Facing Plagiarism Scandal, This Chinese Sitcom Reveals Widespread Problem
The writers for the Chinese situational comedy iPartment are once again accused of plagiarizing a storyline, in the show’s Season 5 released this month. The show faced a similar plagiarism controversy eight years ago.
In response to the latest controversy, the iPartment production team apologized and reworked the show to change the plot. “We immediately conducted an internal review and confirmed the error due to a lack of supervision. We sincerely apologize for the matter,” the producers said in a statement.
The statement also apologized to Chinese vlogger “Old Tomato”, who accused the iPartment production team of plagiarizing his work.
A number of reviews have called out the Chinese situational comedy as a frequent plagiarizer. Perhaps as a result, iPartment Season 5 has received rating lower ratings than previous seasons. Season 5 now has a 4.9/10 rating on Douban, with a number of one-star reviews.
On Bilibili, a number of video producers have also raised the issue of iPartment’s plagiarism — not only in the latest season, but also in previous seasons. The situational comedy has been accused of copying storylines from well-known shows such as Friends, Big Bang Theory, and How I Met Your Mother.
An earlier iPartment’s plagiarism controversy was reported in 2012, when the show was accused of stealing storylines from US sitcoms. The show production team denied plagiarizing American shows, saying, “Comedies have stereotypes, like the handsome man, the gorgeous woman, the cheap man and so on. They have that in many comedies. Our creation is not plagiarism, but more of a homage to the American sitcom.”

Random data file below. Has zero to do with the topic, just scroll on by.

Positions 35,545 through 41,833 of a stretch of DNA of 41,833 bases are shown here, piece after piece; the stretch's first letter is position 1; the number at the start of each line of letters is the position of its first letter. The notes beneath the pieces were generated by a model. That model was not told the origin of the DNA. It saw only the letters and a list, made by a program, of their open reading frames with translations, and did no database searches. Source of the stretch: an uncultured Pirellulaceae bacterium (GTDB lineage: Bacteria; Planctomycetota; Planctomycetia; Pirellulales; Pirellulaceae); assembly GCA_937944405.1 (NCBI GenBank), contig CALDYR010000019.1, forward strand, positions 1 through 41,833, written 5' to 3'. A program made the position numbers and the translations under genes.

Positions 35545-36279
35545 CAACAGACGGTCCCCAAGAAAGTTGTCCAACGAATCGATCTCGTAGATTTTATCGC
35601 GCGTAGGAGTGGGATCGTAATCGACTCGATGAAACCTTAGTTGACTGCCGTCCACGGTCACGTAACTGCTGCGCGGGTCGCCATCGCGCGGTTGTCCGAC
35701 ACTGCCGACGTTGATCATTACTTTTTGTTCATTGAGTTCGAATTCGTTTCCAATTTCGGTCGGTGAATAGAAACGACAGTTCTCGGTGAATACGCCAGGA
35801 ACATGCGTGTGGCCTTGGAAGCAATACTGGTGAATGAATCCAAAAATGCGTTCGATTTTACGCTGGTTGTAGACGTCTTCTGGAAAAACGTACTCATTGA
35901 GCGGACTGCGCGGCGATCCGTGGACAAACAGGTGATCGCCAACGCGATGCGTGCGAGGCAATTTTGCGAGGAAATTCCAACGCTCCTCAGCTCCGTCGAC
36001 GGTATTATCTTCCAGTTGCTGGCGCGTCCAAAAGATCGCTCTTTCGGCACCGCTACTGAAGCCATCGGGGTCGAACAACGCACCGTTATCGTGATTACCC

While the sitcom’s fans are defending the show, the declining viewership rates and recent major changes in the cast may imply that the show is coming to its end. The plagiarism accusations are likely to put the struggling show into a more difficult situation.
Plagiarism has been a long-standing issue damaging Chinese TV shows. According to a report from China Youth Daily in 2015, more than 75% of Chinese TV viewers believe that there are ongoing issues with plagiarism. When it comes to the primary factors that led to plagiarism in China, about 50% of the interviewees suggest that the lack of intellectual property protections nurtures plagiarism in TV shows.
It is clear that a number of viewers are aware of plagiarism, but shows accused of stealing storylines can still make a profit and win a substantial amount of air time on TV, online platforms, and on social media. It becomes commercially viable for show production teams to survive, and sometimes thrive, after they are accused of plagiarism. The economic incentives unfortunately put Chinese TV shows in a toxic environment. The lack of economic penalties makes it difficult for viewers to punish plagiarism.
From a legal perspective, it is difficult to raise intellectual property rights cases in China. According to intellectual property rights expert Sun Liqing, while China has some of the best legislation regarding intellectual property rights, the costs of raising the matter in court are often unaffordable to victims of intellectual property theft.
“The cost of plagiarizing is low, ” Sun said, “but the cost of protecting your rights through legal means is high. Costs include lawyer fees, travel costs, and time costs. In addition, legal battles can take a long time, making it not worthwhile to fight those cases.”
Issues with compensation are another factor. According to Sun, Chinese courts do not punish parties that are involved in plagiarizing as harshly as courts in developed countries. This results in Chinese courts ordering lower damage payments, making it more difficult to protect intellectual property in China.
Intellectual property rights expert and researcher Xu Xinming suggested amending existing legislation on intellectual rights, making it financially viable for victims to seek compensation from plagiarizing offenders. Xu further suggested adding punitive damages to deter future plagiarism.
This advice and suggestions are from 2015. Yet plagiarism controversies in China did not stop. With few results achieved in intellectual rights protection, preserving original and creative ideas will be difficult for future practitioners in the content industry.